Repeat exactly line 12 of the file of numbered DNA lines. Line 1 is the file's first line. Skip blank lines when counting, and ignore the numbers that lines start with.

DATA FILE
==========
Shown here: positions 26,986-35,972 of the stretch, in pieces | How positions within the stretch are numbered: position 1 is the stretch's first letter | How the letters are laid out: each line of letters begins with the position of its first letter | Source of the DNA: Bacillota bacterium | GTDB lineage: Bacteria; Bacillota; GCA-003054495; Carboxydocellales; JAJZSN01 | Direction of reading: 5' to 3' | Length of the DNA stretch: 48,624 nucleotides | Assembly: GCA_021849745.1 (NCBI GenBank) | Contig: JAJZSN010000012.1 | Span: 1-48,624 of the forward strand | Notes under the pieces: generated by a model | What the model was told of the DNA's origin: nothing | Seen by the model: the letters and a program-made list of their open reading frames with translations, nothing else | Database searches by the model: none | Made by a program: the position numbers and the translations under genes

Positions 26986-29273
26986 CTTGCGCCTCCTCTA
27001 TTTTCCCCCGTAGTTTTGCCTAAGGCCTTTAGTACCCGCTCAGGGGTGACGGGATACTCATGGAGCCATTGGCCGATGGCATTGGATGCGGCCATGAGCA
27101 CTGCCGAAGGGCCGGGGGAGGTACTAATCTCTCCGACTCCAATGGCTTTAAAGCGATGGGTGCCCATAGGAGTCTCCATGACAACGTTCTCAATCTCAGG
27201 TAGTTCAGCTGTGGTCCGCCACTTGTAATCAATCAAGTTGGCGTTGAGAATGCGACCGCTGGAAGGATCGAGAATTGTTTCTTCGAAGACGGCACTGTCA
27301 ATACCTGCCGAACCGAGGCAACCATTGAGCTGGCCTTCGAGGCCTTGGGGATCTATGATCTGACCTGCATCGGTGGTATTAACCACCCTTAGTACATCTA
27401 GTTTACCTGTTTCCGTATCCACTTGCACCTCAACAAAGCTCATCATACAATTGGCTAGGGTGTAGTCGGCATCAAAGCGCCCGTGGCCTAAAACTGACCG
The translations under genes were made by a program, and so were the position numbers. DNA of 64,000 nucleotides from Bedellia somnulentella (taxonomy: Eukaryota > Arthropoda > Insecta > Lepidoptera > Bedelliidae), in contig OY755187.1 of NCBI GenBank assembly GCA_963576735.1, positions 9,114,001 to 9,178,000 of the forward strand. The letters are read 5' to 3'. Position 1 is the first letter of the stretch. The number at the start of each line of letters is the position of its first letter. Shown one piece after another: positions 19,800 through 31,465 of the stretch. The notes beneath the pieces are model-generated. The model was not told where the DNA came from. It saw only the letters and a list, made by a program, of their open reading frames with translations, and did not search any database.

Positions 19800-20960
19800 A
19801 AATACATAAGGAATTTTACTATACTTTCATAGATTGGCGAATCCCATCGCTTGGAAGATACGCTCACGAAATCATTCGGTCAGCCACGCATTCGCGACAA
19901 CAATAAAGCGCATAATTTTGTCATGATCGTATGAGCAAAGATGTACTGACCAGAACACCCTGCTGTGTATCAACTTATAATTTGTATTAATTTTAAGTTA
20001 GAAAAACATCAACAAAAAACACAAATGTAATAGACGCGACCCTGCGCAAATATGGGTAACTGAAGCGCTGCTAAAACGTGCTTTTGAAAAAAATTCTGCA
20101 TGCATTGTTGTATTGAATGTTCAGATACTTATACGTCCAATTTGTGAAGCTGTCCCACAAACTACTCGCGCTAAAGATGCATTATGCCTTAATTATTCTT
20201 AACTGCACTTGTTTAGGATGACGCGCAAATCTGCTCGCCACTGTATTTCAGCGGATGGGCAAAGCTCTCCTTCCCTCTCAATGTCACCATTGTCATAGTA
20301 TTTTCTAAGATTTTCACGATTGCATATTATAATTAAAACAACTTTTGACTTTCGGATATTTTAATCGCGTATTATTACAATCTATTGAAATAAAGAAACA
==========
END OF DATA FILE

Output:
19801 AATACATAAGGAATTTTACTATACTTTCATAGATTGGCGAATCCCATCGCTTGGAAGATACGCTCACGAAATCATTCGGTCAGCCACGCATTCGCGACAA